The scalp is a high-risk area for cutaneous squamous cell carcinoma (cSCC) metastasis, similar to the lip and ear, study data published in the Journal of the American Academy of Dermatology demonstrated. These results may guide clinicians in the treatment of patients with cSCC on the scalp.

Current National Comprehensive Cancer Network guidelines describe the lip and ear as high-risk regions for cSCC metastasis and the scalp as a moderate risk region. Investigators sought to quantify the metastatic risk for cSCC on the scalp vs lip or ear.

Patients who underwent Mohs micrographic surgery between September 1, 2005 and September 1, 2019 at the Hospital of the University of Pennsylvania for invasive cSCC on the lip, ear, scalp, or pretibial leg were eligible for inclusion. Only patients with cSCC of at least 2 cm in diameter were included in the study. Linear and Poisson regression were used to identify risk factors for metastasis. Models were adjusted for intra-patient correlation using clustered standard errors. The pretibial leg was used as a low-risk reference site; lip and ear were considered high-risk sites.

Data from 432 cSCC were analyzed: 15 (3.5%) on the lip; 72 (16.9%) on the ear; 198 (45.8%) on the scalp; and 146 (33.8%) on the pretibial leg. The scalp, ear, and lip groups did not significantly differ by tumor diameter, median follow-up time, depth of invasion, or degree of differentiation. Patients with cSCC on the pretibial leg had slightly longer follow-up times compared with the ear (P =.03) and scalp (P =.005) groups; lower incidence of perineural invasion compared with the ear (P =.005); and shallower depth of invasion compared with the ear (P <.001), scalp (P <.001), and lip (P =.04).


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Scalp cSCCs had significantly higher rates of metastasis compared with pretibial leg cSCCs (9.1% vs 0%; P =.002). Lip and ear cSCCs also had significantly higher metastasis rates than pretibial leg cSCCs (9.1% vs 0%; P =.003). After controlling for depth of invasion, sex, age, and immunocompromised status, the rate of metastasis was not significantly different between the scalp and the ear or lip (9.09% vs 9.09%; P =.99).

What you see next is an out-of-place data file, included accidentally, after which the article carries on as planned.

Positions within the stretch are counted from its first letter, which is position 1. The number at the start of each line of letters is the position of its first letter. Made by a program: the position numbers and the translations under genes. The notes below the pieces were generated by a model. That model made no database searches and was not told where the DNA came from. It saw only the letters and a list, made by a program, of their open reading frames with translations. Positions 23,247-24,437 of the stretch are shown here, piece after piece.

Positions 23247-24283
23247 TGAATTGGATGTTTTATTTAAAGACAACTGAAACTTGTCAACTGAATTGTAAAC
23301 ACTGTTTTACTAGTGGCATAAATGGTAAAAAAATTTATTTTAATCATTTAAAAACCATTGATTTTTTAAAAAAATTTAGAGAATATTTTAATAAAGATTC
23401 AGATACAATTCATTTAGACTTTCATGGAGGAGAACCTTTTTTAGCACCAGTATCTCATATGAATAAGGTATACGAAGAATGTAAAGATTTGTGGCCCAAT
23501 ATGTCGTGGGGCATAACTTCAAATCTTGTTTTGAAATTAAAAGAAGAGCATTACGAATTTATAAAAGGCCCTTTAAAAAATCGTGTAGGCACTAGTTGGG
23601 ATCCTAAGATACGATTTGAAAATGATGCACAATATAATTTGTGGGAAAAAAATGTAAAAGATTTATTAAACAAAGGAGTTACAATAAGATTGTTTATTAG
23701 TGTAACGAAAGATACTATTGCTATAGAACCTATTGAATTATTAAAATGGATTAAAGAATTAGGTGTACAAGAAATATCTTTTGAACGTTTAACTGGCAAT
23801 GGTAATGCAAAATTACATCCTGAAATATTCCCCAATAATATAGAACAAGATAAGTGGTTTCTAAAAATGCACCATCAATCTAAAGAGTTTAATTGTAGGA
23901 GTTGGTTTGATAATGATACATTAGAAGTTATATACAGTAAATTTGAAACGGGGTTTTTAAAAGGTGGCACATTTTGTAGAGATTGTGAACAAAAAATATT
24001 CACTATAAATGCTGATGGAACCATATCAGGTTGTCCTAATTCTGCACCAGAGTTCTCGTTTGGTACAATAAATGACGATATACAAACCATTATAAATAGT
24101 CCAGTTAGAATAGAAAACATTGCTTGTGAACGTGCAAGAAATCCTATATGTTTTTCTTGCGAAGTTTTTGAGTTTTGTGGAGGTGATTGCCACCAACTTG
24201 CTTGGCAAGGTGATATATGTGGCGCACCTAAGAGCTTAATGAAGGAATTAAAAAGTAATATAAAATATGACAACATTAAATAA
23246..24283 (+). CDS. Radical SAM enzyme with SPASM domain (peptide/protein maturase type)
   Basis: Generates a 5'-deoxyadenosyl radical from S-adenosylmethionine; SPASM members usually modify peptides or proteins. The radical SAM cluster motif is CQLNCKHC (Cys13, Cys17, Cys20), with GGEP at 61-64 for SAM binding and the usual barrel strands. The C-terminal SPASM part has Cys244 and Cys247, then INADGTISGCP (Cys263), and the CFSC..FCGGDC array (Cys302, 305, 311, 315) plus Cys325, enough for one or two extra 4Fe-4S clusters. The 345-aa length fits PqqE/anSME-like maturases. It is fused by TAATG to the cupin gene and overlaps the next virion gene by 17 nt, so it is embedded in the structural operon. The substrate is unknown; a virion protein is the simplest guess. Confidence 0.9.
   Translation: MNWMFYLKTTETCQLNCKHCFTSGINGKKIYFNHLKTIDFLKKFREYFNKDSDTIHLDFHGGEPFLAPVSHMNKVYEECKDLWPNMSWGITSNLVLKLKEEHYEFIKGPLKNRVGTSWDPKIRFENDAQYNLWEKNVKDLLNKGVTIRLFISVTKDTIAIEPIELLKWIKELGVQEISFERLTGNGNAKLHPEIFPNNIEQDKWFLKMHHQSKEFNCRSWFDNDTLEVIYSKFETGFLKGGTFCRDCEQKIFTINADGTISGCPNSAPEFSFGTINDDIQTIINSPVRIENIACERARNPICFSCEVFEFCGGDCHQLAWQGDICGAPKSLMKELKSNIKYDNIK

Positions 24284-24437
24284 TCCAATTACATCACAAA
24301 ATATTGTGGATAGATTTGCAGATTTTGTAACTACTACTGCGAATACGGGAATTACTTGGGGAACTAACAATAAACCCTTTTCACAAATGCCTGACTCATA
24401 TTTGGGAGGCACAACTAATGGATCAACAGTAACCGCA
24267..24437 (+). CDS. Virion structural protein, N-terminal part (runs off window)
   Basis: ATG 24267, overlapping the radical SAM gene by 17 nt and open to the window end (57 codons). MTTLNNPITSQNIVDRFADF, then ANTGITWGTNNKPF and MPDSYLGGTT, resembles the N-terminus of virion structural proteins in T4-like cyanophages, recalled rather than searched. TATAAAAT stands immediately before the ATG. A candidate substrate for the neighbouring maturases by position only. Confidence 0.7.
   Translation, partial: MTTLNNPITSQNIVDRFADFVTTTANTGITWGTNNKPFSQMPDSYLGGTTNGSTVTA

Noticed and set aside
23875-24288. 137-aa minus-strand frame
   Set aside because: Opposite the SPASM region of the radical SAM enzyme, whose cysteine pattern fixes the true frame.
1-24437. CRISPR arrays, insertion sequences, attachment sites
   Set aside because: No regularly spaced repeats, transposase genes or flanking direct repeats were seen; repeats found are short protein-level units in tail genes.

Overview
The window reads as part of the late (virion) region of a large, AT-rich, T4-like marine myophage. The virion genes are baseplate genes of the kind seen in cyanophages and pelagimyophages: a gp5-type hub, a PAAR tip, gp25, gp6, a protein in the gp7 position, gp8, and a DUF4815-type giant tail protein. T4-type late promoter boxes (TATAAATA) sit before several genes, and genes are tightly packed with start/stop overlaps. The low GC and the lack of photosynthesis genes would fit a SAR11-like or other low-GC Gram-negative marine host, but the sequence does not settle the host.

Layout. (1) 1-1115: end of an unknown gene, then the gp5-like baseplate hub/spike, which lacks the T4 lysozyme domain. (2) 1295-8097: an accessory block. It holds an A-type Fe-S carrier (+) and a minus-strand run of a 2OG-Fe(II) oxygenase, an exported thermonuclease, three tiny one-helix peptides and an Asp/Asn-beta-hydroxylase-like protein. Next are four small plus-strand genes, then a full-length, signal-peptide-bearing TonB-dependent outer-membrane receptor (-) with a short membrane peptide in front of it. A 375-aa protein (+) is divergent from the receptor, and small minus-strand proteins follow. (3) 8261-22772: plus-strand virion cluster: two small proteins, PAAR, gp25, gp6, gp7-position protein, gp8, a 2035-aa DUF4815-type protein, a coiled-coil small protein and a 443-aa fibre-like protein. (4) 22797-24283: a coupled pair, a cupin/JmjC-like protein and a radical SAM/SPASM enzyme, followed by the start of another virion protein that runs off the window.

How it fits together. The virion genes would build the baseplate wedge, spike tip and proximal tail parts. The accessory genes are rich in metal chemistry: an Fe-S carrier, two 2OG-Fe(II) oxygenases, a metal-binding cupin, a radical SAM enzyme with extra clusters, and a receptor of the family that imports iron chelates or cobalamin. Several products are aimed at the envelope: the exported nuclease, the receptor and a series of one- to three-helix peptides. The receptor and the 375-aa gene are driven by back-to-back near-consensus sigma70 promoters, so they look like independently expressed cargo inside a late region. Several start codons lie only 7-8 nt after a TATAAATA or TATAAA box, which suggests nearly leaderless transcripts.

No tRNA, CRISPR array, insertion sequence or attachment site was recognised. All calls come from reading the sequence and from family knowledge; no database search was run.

In multivariate regression models, location on the scalp was an independent risk factor for metastasis. Immunocompromised status was independently associated with metastatic risk for cSCC on the ear or lip (risk ratio, 6.02; 95% CI, 1.3-28.6), although not for cSCC on the scalp.

The small sample size prevented evaluation of risk by anatomic depth of invasion on the scalp, it was noted.

These results demonstrated to the investigators that cSCCs on the scalp are at high risk for metastasis, particularly compared with the pretibial leg. Further study is necessary to identify other risk factors for metastasis on the scalp.

Reference

Mo J, Miller CJ, Karakousis G, Keele K, CohenJ, Krouse RS. The scalp is a high-risk site for cutaneous squamous cell carcinoma metastasis. Published online September 17, 2020. J Am Acad Dermatol. doi: 10.1016/j.jaad.2020.09.035